AFFORDABLE HOUSING POLICY MISSES THE MARK, SAYS BILD
Increased costs to purchasers and a decreased new housing supply due to “market distortions” could be the result of a City of Toronto’s flawed approach to inclusionary zoning, says the Building Industry and Land Development Association (BILD) in a new report released earlier this week.
Inclusionary zoning is a planning tool that allows municipalities to require builders and developers to devote a certain percentage of new residential units within a given project to be set aside for affordable housing.
It has become a hot-button issue in cities like Toronto particularly as it applies to provincial major transit station areas (PMTSAs).
“Using this approach, the City of Toronto is essentially requiring purchasers of market rate housing units to subsidize affordable units at the rate of $65,000 and $116,000 per rental unit over the lifetime of the unit,” said Dave Wilkes, President & CEO, BILD. “Under this proposal the City is placing the burden solely on the back of purchasers of new homes.”
Wilkes warns also of “unintended consequences,” the added costs will be a disincentive to new projects getting built as many will become financially non-viable — “at a time when housing supply is already under great pressure and affordability is more elusive than ever.”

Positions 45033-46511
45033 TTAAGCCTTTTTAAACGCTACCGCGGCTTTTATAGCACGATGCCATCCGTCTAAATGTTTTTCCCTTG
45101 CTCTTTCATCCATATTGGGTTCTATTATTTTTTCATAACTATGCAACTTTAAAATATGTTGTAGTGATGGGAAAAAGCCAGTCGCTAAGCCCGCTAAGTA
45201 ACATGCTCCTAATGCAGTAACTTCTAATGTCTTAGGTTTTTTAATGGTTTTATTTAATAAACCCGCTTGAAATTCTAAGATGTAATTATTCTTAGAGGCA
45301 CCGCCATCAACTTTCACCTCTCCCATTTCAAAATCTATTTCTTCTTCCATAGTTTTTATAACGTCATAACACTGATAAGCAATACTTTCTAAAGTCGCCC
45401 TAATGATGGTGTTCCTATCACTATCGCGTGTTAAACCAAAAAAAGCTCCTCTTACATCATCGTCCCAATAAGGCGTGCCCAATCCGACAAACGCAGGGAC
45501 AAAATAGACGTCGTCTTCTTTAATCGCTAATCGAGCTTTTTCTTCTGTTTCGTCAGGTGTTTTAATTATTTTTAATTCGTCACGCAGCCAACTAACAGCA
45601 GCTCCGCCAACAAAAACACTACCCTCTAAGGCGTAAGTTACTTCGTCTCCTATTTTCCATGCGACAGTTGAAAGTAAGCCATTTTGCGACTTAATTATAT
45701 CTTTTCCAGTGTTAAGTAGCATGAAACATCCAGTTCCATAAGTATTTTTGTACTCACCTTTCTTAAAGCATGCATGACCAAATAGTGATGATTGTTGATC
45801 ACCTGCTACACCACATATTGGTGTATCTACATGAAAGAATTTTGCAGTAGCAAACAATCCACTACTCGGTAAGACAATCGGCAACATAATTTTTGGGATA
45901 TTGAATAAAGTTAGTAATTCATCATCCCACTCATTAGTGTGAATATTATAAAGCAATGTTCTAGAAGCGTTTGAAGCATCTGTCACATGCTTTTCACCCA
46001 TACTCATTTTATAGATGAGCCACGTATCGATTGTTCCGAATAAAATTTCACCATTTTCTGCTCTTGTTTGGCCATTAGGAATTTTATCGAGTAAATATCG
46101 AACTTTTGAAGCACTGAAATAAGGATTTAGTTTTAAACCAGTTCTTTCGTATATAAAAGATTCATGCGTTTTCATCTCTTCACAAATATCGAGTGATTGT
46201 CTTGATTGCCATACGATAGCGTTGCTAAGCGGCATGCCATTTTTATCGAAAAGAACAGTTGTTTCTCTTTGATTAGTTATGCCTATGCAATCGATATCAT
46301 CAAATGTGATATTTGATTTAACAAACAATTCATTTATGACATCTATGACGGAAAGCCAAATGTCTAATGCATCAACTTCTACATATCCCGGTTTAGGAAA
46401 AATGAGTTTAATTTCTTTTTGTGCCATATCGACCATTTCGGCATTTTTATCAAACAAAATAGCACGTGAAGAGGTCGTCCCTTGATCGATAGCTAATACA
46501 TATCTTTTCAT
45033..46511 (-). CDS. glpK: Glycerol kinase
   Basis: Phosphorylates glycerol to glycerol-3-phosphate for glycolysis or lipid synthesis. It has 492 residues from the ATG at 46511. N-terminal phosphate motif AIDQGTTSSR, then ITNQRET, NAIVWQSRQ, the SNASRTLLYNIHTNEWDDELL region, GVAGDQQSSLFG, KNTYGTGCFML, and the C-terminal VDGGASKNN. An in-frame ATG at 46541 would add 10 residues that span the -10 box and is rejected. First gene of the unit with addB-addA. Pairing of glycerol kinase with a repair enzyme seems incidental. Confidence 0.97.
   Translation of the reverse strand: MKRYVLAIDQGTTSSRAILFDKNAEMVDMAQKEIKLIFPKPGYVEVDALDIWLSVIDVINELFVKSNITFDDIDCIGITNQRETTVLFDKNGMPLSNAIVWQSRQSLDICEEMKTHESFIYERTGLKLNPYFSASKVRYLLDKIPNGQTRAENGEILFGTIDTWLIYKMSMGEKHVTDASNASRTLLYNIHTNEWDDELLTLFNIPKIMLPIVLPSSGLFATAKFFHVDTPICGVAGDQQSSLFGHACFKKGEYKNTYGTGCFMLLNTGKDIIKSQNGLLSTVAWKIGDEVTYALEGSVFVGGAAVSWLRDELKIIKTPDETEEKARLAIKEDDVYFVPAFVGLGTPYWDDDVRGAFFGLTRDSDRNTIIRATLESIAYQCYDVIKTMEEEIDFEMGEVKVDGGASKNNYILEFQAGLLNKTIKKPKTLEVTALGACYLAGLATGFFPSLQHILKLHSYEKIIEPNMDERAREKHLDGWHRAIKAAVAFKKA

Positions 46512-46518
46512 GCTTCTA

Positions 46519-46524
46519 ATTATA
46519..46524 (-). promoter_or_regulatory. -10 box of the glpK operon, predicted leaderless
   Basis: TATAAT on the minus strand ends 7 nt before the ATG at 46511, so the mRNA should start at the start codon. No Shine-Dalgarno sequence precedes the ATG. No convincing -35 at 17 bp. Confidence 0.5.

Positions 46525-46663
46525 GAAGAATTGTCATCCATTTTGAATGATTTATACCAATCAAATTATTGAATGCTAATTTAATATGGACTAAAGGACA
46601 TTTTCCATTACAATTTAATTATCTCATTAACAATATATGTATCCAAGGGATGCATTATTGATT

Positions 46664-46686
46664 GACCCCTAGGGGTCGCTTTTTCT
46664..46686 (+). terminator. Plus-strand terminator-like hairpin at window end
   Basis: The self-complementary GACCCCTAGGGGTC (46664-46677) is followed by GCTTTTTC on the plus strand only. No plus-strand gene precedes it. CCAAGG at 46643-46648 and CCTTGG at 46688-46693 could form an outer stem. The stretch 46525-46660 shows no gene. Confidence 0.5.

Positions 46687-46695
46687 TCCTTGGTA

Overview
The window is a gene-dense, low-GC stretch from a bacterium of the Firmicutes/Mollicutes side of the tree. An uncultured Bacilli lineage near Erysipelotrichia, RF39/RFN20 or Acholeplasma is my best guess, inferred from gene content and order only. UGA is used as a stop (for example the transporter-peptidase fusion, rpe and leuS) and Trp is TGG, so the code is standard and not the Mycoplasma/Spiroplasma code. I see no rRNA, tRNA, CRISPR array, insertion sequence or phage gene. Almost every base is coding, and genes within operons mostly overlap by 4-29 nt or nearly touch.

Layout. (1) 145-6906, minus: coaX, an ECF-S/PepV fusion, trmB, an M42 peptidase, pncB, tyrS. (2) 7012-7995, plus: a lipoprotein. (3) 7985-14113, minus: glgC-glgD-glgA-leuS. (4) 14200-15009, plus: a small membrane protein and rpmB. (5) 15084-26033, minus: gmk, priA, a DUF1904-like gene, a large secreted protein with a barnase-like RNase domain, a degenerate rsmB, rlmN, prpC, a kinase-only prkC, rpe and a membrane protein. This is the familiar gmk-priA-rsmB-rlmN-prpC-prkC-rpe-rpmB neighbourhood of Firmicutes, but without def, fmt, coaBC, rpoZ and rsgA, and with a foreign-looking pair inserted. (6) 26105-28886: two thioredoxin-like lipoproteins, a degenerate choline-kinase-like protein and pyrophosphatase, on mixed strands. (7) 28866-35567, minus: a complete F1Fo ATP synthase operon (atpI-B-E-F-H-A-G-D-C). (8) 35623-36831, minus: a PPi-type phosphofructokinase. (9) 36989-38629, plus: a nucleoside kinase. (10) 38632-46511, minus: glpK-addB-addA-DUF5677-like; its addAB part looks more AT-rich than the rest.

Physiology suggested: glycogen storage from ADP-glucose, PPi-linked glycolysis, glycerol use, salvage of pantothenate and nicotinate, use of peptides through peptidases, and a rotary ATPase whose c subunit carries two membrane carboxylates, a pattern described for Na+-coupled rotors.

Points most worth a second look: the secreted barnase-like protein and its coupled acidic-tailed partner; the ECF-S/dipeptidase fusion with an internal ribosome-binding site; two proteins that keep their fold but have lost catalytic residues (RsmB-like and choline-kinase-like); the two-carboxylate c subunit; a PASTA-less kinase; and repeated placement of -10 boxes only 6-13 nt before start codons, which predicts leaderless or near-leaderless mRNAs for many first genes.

In the big picture, Wilkes says supply is already out of balance with demand. BILD estimates an annual shortfall of 18,000 housing units; a situation that only stands to get worse as forecasts call for 4.4 million new residents to come to the GTA by 2051.
In September 2020, the City released policy proposals that provide its framework to guide the implementation of the construction of affordable housing units by private developers. BILD is now calling for the “consultations to continue” before these proposals are tabled later this year.
The BILD report cites a number of other cities in North America where partnerships and policies are in place where builders and municipalities share the risks and costs of building below market units whereas “the City of Toronto is taking an unprecedented approach that does not provide offsets or density bonuses to compensate for the cost of building the affordable units. It rushes to mandatory implementation and does not provide a cash-in-lieu option.”
Further, BILD says, the City already collects money for affordable housing from a new development through Development Charges and soon under the new Community Benefit Charge.
“Government fees, taxes and charges already account for almost a quarter of the cost of a new home in the GTA,” added Wilkes. “It’s time for municipalities to realize that layering more costs into building housing is one of the root causes of our current housing crisis.”
Wilkes says it is the responsibility of the industry to build complete communities, it is the responsibility of municipal government to provide the conditions and the policies to enable this to happen.”
He said also BILD fully acknowledges the need for more affordable housing in Toronto: “We are all in. But at this stage, the City of Toronto’s proposals do not reflect well established best practices and will not achieve this goal. The City’s proposed policies are really inclusionary zoning in name only, not in function.”
Story by: Toronto Sun